What’s In A Sponge?

This weekend we found a sort of sponge raft drifting along the bottom of the pond. Composed of Gracilaria and the orange sponge Mycale sp., the piece was weighed down with sediment and tiny organisms living inside. The contents included two brittle stars, several polychaete worms, a few amphipods, and some mysterious organism (pictured below). Whether the sponge originally settled on Gracilaria or grew separately and managed to incorporate a few branches, these two species have the ability to get together and host organisms… lots of them.

The picture doesn't show them in great detail, but if you know what those little gelatinous white things are, please comment.

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  • Mahalo Nui Loa

    I recently graduated from the Donahue Lab at the University of Hawai'i at Manoa and am currently a graduate student at the University of Washington. This research is funded by a Graduate Research Fellowship from the National Science Foundation, as well a scholarship from the Seattle chapter of the Achievement Rewards for College Scientists (ARCS) Foundation.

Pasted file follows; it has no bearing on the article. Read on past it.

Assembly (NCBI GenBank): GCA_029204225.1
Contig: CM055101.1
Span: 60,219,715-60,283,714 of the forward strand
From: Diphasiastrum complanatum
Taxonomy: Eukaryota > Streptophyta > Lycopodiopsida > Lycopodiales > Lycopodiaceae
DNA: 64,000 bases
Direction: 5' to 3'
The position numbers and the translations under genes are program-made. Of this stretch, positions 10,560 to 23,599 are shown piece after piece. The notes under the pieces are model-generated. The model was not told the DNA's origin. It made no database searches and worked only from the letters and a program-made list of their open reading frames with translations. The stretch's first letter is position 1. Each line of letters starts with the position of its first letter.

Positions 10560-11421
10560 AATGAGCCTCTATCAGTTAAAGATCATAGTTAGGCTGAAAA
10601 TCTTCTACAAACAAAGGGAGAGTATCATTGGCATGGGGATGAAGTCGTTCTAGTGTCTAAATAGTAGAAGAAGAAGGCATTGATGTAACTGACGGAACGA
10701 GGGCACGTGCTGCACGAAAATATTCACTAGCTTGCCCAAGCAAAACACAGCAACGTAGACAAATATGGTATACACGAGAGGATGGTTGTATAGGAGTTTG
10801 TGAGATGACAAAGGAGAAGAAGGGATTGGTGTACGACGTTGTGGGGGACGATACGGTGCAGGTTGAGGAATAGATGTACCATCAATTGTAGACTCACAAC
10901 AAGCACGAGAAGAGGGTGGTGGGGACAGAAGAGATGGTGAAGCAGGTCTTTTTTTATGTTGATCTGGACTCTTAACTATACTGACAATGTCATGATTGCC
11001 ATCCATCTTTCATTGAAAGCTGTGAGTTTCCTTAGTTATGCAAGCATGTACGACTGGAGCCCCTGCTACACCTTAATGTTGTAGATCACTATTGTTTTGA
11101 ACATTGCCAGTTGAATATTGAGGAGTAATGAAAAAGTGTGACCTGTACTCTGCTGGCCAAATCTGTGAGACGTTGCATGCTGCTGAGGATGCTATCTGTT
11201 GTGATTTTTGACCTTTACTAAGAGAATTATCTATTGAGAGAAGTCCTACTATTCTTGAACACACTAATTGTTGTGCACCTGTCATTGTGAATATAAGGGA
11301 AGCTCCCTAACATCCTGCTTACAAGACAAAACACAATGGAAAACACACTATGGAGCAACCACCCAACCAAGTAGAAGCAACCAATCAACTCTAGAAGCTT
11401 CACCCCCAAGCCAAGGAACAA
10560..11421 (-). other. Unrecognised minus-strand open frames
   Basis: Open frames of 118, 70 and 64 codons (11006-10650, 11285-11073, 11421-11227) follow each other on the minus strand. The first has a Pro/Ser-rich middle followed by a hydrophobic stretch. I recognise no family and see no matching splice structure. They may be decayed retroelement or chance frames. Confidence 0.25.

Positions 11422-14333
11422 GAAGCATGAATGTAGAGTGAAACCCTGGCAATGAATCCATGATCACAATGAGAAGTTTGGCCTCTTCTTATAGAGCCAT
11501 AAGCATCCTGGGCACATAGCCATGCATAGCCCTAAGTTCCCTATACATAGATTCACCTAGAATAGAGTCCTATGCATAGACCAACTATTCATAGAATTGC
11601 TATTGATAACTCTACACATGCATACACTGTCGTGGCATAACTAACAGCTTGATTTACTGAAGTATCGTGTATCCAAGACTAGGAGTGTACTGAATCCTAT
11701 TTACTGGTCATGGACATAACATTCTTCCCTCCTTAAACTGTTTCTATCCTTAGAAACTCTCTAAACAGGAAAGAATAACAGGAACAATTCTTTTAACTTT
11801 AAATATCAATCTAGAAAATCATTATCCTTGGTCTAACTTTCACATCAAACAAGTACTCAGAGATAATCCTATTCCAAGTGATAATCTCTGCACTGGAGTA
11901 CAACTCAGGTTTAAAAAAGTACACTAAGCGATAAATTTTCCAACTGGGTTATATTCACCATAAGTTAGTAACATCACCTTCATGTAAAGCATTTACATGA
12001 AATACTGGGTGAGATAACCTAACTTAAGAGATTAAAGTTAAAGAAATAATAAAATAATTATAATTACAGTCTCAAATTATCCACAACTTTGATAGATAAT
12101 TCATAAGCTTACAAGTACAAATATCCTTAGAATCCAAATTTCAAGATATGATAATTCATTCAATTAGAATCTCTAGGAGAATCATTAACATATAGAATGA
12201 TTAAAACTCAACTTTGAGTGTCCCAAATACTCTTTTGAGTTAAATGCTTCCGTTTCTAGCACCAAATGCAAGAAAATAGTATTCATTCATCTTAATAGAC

• “Where do ecological ideas come from? …Most do not spring deductively from the minds of ecologists, like Athena from the head of Zeus. Instead, they emerge when ecologists absorb the essential spirit of individual places– their genius loci.”

    ~Mary V. Price & Ian Billick, "The Ecology of Place"
  • “Aloha is the intelligence with which we meet life.”

    ~Olana A'i, Kumu Hula

  • “I no longer say ‘Hawaiian ways of knowing’ anymore. Because people relegate that to the margins. ‘Ways of knowing,’ as if it’s a quaint, anthropologic way of describing something outside us. No, it’s ‘epistemology,’ the philosophy of knowledge. Land educates. ‘Ike ‘aina. The land of your birth educates you. This land here educates you.”

    ~Manu Meyer

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